Children of Harvey Milk
Andrew Reynolds. Oxford Univ., Nov.
Reynolds, a professor of political science at UNC–Chapel Hill and director of the UNC LGBTQ Representation and Rights Initiative, interviews more than 70 politicians worldwide about the fight for LGBTQ rights.
Confessions of the Fox
Jordy Rosenberg. One World, July
This “astonishing and mesmerizing debut,” PW’s starred review said, “juxtaposes queer and trans theory, heroic romance, postcolonial analysis, and speculative fiction.”
Eileen Myles. Grove, Sept.
Myles, whose books include the 1994 autobiographical novel Chelsea Girls and, most recently, the memoir Afterglow, returns with a collection of poems that were published in the New Yorker, Paris Review, and elsewhere.
Rae Congdon. Greystone, Sept.
A is for Ally, B is for bisexual, C is for cisgender—and that’s just for starters in Montreal graphic designer Congdon’s alternative guide.
The Great Believers
Rebecca Makkai. Viking, June
PW’s starred review called Makkai’s latest “a striking, emotional journey through the 1980s AIDS crisis and its residual effects on the contemporary lives of survivors.”
Lives in Transition
Slobodan Randjelovic. New Press, Nov.
Part of the publisher’s photobook series on queer communities around the world, this book looks at the ongoing human rights struggle in Serbia through the lens of 20 LGBTQ people living throughout the country.
Dale Peck. Soho, Aug.
Teenage Judas seeks refuge in anonymous rest area hookups while longing for a relationship with one of the boys at his private school in this coming of age story by the author of the 2009 YA novel Sprout, a Lambda Literary Award winner.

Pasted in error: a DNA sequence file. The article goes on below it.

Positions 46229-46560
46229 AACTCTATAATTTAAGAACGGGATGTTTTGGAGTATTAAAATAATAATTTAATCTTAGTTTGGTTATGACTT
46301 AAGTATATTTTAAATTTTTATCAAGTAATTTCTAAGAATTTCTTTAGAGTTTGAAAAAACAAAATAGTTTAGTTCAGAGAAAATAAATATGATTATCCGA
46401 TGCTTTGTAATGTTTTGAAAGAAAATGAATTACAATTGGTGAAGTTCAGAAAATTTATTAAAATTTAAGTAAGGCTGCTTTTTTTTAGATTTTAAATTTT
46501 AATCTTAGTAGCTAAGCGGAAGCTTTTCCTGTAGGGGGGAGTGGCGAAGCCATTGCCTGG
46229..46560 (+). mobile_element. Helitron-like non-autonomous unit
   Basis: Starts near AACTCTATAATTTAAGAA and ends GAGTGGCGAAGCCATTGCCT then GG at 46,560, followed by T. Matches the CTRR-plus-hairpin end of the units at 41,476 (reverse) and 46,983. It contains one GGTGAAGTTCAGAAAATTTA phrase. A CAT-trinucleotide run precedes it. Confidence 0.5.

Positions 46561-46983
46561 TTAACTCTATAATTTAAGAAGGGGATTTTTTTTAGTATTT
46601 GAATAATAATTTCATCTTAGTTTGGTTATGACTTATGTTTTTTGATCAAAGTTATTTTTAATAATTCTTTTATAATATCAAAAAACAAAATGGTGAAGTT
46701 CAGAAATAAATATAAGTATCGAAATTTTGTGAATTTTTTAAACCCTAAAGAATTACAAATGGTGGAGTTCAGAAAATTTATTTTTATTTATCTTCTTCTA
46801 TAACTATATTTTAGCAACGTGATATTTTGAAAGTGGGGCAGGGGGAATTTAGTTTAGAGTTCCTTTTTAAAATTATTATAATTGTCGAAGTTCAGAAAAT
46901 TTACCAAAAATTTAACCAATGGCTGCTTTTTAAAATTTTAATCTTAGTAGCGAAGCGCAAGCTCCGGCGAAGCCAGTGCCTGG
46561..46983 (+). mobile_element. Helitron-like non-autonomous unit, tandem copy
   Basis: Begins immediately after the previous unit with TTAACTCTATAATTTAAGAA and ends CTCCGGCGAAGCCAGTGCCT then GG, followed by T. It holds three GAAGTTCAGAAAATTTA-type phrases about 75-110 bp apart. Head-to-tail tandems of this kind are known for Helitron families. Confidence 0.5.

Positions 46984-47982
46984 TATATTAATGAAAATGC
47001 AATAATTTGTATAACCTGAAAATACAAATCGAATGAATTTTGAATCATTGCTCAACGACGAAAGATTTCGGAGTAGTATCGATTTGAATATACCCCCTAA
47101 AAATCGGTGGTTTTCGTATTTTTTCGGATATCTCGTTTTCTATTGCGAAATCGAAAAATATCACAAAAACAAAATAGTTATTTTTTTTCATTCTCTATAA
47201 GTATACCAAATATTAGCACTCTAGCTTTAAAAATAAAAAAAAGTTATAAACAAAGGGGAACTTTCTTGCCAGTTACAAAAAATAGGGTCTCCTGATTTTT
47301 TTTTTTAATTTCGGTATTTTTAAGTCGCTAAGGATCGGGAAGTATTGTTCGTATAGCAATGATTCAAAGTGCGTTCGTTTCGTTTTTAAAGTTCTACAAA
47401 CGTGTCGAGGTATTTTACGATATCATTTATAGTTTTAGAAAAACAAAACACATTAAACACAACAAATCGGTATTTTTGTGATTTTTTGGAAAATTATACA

A Quick & Easy Guide to They/Them Pronouns
Archie Bongiovanni and Tristan Jimerson. Limerence, June
Longtime best friends Bongiovanni, who is genderqueer, and Jimerson, a cisgender man, offer a pronoun primer in comics form—what they are, how to use them, and why they matter.
Raised by Unicorns
Edited by Frank Lowe. Cleis, June
This anthology collects family stories from an array of children with queer parents. Editor Lowe, who is gay, divorced, and the father of an eight-year-old son, also writes under the Twitter and Instagram handle @GayAtHomeDad.
Anne Balay. Univ. of North Carolina, Oct.
Balay, a licensed commercial trucker, professor of gender and sexuality studies, and a 2015 recipient of the Lamda Literary Emerging Writers Award, compiles oral histories of 66 drivers who do not fit the typical image of the straight white male trucker.
Julia Bryan-Wilson, Jeannine Tang, and Lanka Tattersall. Phaidon, Nov.
This monograph examines the work of Hayes, who uses photography, video, performance, and other media to explore queer theory, feminist history, and politics and protest.
Trans Like Me
C.N. Lester. Seal, June
PW’s starred review said that while this book “is clearly written with a nontrans audience in mind, [it] will likely also be an affirming read for many trans people, especially young ones, who may find in its pages recognition from a fellow traveler.”
Transitioning in the Workplace
Dana Pizzuti. Jessica Kingsley, Sept.
Pizzuti, a physician who transitioned while working at a major pharmaceutical company, offers advice for people preparing to transition and suggests how managers and HR professionals can support them.
Vicky Beeching. HarperOne, June
Beeching writes of growing up evangelical in the U.K., becoming a Christian recording artist, and hiding her identity until coming out in 2014. PW’s review said that “Readers will relate to her earnest struggle against the pressure to conform to impossible expectations.”
Who Is Vera Kelly?
Rosalie Knecht. Tin House, June
In 1962 New York City, the title character is working at a radio station and patronizing underground lesbian bars when she’s recruited by the CIA in what PW’s review called “a promising subversion of the classic espionage novel.”
DeadEndia: The Watcher’s Test